The following are examples of sexist remarks/ behaviour over the years in the Parliament and one State Assembly, extracted from various sources. Table 1 (refer Appendix A*) illustrates a wide range of sexist and discriminatory comments as produced by Joint Action Group (JAG) on Gender Equality in their “Vote for a Sexism-Free Parliament” leaflet namely:-
a. Insulting comments about women’s bodies and their biological functions
b. Comparisons of women to inanimate objects
c. Sexual innuendos and double entendres
d. Patronising remarks on women being “emotional” and likening women to children
e. Commenting on women’s marital status as a put down
f. Blaming women for sexual crimes perpetrated by men
g. Blaming women for men’s justification on polygamy
We reiterate numerous calls made by various groups and individuals who are committed towards ending sexism and gender discrimination at all levels, in urging and demanding that the Minister in the Prime Minister department in-charge of Parliamentarian Affairs, Speakers of the Upper and Lower House, Speakers of State Legislative Assemblies and all elected representative in both the Parliament and State Assemblies to view sexism and gender discrimination seriously and to take immediate measures to end sexism and gender discrimination in the Parliament and State Legislative Assemblies.
We propose that the State Legislative Assemblies adopt the following measures to address sexist and unparliamentarily behaviour of elected representatives:
1) Punitive Measures against sexist elected representatives in State Legislative Assemblies
Amend Section 36(6) (b) of Parliamentary Standing Order/ related section(s) in respective Standing Orders of State Legislative Assemblies
To amend related section(s) in respective Standing Orders of State Legislative Assemblies to include prohibition of sexist and abusive remarks and/ or behaviour to any other member of the House.
And failure in adhering to this Order shall result in suspension between two to six months without allowances4 or any other order deemed appropriate.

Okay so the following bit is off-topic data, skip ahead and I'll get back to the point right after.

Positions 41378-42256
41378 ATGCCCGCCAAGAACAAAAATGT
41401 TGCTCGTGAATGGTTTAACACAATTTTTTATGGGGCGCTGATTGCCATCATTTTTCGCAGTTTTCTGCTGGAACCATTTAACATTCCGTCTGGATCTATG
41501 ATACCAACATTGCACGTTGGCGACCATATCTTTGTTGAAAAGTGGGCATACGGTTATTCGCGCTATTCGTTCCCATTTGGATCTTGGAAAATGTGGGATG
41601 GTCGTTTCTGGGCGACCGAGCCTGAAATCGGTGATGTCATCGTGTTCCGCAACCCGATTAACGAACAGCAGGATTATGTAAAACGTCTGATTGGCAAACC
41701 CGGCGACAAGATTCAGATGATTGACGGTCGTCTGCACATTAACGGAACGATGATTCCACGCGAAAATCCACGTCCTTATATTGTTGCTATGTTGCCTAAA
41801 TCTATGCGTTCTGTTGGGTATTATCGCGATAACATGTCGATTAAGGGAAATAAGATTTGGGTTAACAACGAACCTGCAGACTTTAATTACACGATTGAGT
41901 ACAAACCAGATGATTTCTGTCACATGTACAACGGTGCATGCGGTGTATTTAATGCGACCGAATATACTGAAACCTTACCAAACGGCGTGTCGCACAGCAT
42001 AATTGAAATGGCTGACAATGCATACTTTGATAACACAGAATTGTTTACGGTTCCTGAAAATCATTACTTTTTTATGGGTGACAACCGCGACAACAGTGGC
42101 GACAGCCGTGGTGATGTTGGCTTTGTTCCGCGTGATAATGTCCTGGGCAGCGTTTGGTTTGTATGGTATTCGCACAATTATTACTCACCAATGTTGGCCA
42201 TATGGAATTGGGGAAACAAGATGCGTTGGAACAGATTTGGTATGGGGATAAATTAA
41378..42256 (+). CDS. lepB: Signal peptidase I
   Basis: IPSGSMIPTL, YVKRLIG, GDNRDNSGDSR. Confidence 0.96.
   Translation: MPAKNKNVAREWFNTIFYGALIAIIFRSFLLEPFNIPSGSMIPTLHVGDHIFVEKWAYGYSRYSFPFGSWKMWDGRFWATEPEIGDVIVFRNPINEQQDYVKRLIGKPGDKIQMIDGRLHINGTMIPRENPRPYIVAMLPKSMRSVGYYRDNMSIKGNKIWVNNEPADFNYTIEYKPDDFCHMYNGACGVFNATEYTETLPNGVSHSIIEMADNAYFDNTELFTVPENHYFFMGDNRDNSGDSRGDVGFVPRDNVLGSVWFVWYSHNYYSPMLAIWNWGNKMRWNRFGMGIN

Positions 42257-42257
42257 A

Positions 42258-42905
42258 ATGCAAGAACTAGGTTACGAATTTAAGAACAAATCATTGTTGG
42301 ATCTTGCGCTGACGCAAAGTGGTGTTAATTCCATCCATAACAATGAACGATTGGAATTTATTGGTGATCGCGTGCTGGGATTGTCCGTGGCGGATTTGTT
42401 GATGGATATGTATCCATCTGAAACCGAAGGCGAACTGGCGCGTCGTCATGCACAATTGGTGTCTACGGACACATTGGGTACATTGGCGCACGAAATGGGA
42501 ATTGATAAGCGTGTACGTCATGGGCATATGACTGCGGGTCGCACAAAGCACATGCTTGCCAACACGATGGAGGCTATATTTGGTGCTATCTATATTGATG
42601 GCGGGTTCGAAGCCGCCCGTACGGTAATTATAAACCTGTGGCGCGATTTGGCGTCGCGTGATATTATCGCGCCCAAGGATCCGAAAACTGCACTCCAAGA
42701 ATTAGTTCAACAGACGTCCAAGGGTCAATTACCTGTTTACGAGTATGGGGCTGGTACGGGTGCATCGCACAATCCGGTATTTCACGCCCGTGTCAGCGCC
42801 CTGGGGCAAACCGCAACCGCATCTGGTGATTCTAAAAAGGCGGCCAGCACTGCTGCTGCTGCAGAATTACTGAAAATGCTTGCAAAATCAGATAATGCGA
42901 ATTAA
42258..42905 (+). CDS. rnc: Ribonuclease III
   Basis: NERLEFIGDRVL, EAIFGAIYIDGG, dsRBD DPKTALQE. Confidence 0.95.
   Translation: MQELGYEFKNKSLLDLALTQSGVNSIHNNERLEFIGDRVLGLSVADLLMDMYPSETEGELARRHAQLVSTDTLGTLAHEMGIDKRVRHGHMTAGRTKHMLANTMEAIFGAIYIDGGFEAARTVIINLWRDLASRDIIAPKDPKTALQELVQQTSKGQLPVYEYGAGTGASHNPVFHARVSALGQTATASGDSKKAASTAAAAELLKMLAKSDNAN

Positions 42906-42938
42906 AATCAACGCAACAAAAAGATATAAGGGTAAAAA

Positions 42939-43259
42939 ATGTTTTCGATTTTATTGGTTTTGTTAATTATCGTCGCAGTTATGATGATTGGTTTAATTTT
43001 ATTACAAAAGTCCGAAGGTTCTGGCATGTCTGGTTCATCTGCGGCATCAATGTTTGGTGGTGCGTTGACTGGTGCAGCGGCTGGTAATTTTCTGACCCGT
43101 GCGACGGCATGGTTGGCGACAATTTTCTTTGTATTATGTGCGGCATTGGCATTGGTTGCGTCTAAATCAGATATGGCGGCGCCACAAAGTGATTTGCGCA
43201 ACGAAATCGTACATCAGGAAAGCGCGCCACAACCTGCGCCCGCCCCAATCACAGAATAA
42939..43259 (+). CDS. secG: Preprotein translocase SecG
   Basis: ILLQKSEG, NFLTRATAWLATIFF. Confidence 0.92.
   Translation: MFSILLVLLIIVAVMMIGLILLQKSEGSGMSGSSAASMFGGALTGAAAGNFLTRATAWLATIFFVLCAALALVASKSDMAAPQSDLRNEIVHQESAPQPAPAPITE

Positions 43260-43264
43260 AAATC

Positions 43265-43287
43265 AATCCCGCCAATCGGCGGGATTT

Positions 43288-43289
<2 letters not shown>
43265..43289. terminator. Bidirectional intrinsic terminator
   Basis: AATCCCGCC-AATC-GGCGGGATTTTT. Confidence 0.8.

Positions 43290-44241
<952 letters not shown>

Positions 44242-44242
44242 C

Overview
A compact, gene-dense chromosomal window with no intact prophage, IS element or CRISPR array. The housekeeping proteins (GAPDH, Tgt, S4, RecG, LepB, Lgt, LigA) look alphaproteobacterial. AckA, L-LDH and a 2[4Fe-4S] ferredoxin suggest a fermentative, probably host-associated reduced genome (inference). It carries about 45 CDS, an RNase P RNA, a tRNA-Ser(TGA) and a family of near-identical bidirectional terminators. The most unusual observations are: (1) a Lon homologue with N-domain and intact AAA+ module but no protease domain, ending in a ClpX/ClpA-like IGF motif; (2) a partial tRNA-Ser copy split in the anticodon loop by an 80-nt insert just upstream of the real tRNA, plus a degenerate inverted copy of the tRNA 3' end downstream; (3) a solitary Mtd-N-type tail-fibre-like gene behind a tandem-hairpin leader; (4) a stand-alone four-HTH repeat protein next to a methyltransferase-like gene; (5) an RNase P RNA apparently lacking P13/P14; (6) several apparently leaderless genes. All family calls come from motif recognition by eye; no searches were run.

Implement Code of Ethics (for members of Parliament and State Legislative Assemblies)
To implement a set of Code of Ethics of the Parliament and State Legislative Assemblies which include prohibition of sexist and discriminatory remark/ behaviour towards another member of the House.
Heavier Penalty on Repeat Offenders
2. Positive Measures to cultivate sensitivity of all elected members in the Parliament and State Legislative Assemblies
a) Orientation for all elected representatives
To conduct orientation for all elected representatives including women to be familiarized with the Standing Orders and Code of Ethics which are intolerant against sexist remarks and/or behaviours of elected representatives.
b) Compulsory Gender Sensitivity Courses for all elected members in State Legislative Assemblies
To conduct regular gender awareness training for all elected members to inculcate gender sensitivity on mannerism in the august House, thus refraining from making sexist and derogatory remarks and also to have a gender perspective on bills and laws which they legislate.
Note: Recently in December 2008, our Parliamentarian representative attended the Inter-parliamentary Assembly (AIPA) meeting in Ho Chi Minh, Vietnam and consensus was reached by AIPA members to conduct orientation for their respective Parliamentarian to enhance professional proficiency.
c) Stern warning at the beginning of each session on the prohibition of any sexist language/ behaviour
Speaker of respective State Legislative Assemblies to remind elected members to observe decorum and that sexist and derogatory remarks are intolerable and punishable under amended Standing Orders and Code of Ethics which include prohibition sexist and discriminatory remark/ behaviour towards another member of the House.
With this memorandum, we hope that the state government would look into this matter seriously and have the political will to take necessary action to uphold the principle of gender equality and non-discrimination as enshrined in Article 8 of our Federal Constitution.